More recently, “I never read the Economist. (Management trainee, aged 42)” has helped put that magazine high up the racks. The Wallpaper Institute of America states. Nothing gets your attention like wallpaper,” along with whimsical visuals. The Village Vice has been honest and successful by declaring its individuality with “Not America’s favorite paper” (and thus yours).

When Everyday Batteries themes their ads “Never say die,” it’s far more declarative than “Always stay ALIVE.” Heineken, in the UK, sold a lot of beer that “Refreshes the parts other beers cannot reach.” And there’s no other line like David Jones’, at least in Australian retail. As Michael Gebert says, the arguments against the yea-sayers are apparent: “So clear that they always get the same response:’Yeab, I know. But change it, would ja? It’s just one word.”’

Anti-negativity, he claims, “deprives a writer of one of the most effective rhetorical devices in the English language, for no good reason. Would GM still possess the car market if only they’d said, “You Would Really Rather Drive a Buick?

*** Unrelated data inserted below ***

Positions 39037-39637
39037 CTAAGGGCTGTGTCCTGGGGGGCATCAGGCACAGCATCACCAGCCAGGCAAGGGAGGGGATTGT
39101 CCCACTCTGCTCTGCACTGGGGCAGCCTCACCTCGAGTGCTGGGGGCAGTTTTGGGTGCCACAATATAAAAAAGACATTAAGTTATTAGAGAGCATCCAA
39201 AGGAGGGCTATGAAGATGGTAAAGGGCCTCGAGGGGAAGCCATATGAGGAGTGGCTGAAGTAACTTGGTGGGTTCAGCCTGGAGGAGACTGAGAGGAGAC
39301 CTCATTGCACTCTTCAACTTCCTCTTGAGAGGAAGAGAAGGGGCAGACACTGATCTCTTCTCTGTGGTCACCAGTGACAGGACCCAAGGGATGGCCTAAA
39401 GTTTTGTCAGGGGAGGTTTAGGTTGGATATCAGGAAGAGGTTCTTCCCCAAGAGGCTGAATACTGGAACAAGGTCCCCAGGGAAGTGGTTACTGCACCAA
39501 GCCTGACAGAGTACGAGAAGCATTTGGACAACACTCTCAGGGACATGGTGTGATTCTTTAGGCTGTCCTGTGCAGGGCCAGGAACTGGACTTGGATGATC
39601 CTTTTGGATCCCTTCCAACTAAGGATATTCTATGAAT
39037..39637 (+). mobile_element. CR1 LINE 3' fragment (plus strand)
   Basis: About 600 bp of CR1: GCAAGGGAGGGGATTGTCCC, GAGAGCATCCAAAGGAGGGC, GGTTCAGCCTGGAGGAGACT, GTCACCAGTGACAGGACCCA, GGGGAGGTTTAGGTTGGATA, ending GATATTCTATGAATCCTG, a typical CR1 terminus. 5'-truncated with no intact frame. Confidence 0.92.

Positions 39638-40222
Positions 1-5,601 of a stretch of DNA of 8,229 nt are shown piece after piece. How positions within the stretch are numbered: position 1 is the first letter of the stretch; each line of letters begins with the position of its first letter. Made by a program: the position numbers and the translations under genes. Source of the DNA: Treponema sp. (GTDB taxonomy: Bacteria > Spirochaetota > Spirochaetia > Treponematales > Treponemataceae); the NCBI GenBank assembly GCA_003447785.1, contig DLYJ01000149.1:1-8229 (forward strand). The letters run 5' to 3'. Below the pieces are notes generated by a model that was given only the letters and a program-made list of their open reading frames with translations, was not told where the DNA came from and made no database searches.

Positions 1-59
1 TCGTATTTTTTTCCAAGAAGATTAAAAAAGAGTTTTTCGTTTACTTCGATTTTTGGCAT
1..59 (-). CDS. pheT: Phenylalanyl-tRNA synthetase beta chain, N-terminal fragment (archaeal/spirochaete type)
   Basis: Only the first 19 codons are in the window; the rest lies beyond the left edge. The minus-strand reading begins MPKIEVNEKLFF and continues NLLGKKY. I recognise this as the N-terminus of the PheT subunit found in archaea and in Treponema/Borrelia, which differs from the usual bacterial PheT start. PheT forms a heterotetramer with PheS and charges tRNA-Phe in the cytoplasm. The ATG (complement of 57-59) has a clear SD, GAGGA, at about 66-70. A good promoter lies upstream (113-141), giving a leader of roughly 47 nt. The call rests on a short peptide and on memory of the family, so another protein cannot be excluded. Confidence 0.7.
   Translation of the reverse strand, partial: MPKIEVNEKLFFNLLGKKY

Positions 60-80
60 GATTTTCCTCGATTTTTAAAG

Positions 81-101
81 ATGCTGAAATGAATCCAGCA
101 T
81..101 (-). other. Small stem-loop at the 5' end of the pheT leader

I couldn’t agree more. Or should I say, I agree as much as possible. I’ve always thought that Sara Lee’s long-running campaign in the US, “Nobody Doesn’t Like Sara Lee” was so much more charming and amenable than the exaggerated self-congratulation of it’s underlying sentiment, “Everybody Loves Sara Lee.”

It’s a tradition that goes back to “Nothin’ says lovin’ like something’ from the oven” for Duncan Hines cake mixes. Or was it Pillsbury? And what could’ve been more persuasive than the theme that carried American Express to world fame, “Don’t Leave Home Without It.”

Would it have suggested the same indispensability expressed as” Always take it with you when you leave home”? I think not. But then, perhaps I’m just being negative.

Try to inset “Nobody Doesn’t Like” and “Everybody Loves” in Keyword Donkey and see the difference.